This page will have buttons on the right hand side with additional resources and information about the object. Not all resources are available for each piece:
- Watch: Videos about the piece or activities responding to the work
- Listen: Audio information on the piece.
- Discover: Detailed information on the inspiration or context of the work along with how it was made.
- Imagine: A prompt for the viewer on ideas to consider with the work.
- Create: Description of an activity that uses the piece as inspiration.
- Even More: Exhibition brochures and handouts.
The Time Machine is a great way to explore the collection if you are studying a particular time period or area of the world. Viewers can mix and match the 3 categories (Time Periods, Geography ,Big Ideas) and then hit the start button. This will bring up objects from the museum’s collection that fit into the parameters you selected. When you click on one of the objects it returns you to the same side screen that is brought up in the Map feature.
If you are looking for just video resources this is the best place to go. Like the previous pages, Video has their resources broken into different categories so you can easily find just what you are looking for.
- Create: Tutorials on art and creative activities.
- Q&A: Questions from kids to the museum’s staff, artists, and experts.
- Made by Kids: Animations produced by participants of their Animation Lab.
- Celebrate: Documentation of past events at the museum.
- All: All the Above
As stated on the page their Blog highlights the above resources and when new things have been added along with additional activities.
This page is a one-stop-shop of all the resources that are currently available for patrons to explore from home. This curated page makes it simple to see all they offer and easily find what they are looking for. Here you will find:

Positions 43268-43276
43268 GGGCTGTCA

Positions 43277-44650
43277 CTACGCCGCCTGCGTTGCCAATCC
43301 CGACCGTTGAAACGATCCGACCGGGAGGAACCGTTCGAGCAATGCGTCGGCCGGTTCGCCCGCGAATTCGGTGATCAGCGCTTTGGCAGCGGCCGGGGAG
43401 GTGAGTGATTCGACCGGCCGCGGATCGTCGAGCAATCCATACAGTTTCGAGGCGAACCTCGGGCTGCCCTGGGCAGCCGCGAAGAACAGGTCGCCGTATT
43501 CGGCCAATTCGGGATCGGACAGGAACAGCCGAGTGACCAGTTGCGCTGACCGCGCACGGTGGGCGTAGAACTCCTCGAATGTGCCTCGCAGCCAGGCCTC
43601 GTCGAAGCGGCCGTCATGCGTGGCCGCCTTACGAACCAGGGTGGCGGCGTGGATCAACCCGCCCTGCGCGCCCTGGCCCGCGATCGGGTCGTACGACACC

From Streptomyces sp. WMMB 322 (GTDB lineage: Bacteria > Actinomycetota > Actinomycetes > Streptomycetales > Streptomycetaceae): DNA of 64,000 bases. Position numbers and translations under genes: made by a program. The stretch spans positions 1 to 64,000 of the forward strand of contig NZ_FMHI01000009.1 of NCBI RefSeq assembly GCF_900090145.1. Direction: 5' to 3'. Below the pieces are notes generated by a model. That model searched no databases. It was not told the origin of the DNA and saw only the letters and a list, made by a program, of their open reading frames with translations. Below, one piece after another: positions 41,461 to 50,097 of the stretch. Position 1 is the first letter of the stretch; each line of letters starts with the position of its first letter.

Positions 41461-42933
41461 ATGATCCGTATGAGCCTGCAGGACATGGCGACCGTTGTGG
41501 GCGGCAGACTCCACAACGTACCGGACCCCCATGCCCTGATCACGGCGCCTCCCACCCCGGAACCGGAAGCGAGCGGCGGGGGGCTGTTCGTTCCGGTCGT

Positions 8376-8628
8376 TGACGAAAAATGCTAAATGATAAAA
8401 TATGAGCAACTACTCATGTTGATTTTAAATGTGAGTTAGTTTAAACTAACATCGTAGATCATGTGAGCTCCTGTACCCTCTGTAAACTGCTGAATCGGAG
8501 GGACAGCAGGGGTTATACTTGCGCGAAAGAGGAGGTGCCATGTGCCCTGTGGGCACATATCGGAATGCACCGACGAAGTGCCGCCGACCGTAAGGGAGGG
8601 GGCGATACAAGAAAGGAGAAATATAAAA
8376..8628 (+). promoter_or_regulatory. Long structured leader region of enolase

- Primers: Concise resources on different topics.
- The Heilbrunn Timeline of Art History: “The Met’s Heilbrunn Timeline of Art History pairs essays and works of art with chronologies, telling the story of art and global culture through the Museum’s collection.”
- Audio Guides
- Conservation: Videos on conservation efforts by the museum’s staff.
- 360° Videos: Exhibition and gallery views.
- The Met Collection
- From the Vaults: Videos from the museum’s moving image archive.
- MetCollects: New acquisitions.
- The Artist Project: Artist interviews on their creative process.
- Met Stories: Personal stories from patrons of The Met.
- 82nd & Fifth: Curator talks about different pieces in the collection.
- Connections: Interviews if staff from all departments on the museum’s collection.
- Lectures, Talks, and Performances: Archive of past events.
Additionally, this page has links to updates on the Museum’s Closure and their participation in the the Google project Google Arts and Culture. This resource has online exhibitions to virtually explore from home.
Today we are featuring the rich history of the arts in Northeast Ohio. Below are different opportunities to see and support the arts within our community.
The Memory Project highlights the work of artists who were featured in:
An exhibition at Cleveland State University Art Gallery which ran from from January 23 to March 7, 2009.
Looking for a local way “to celebrate, stimulate, and encourage the study of works created by African and African American artist”? Think about joining Friends of African and African American Art.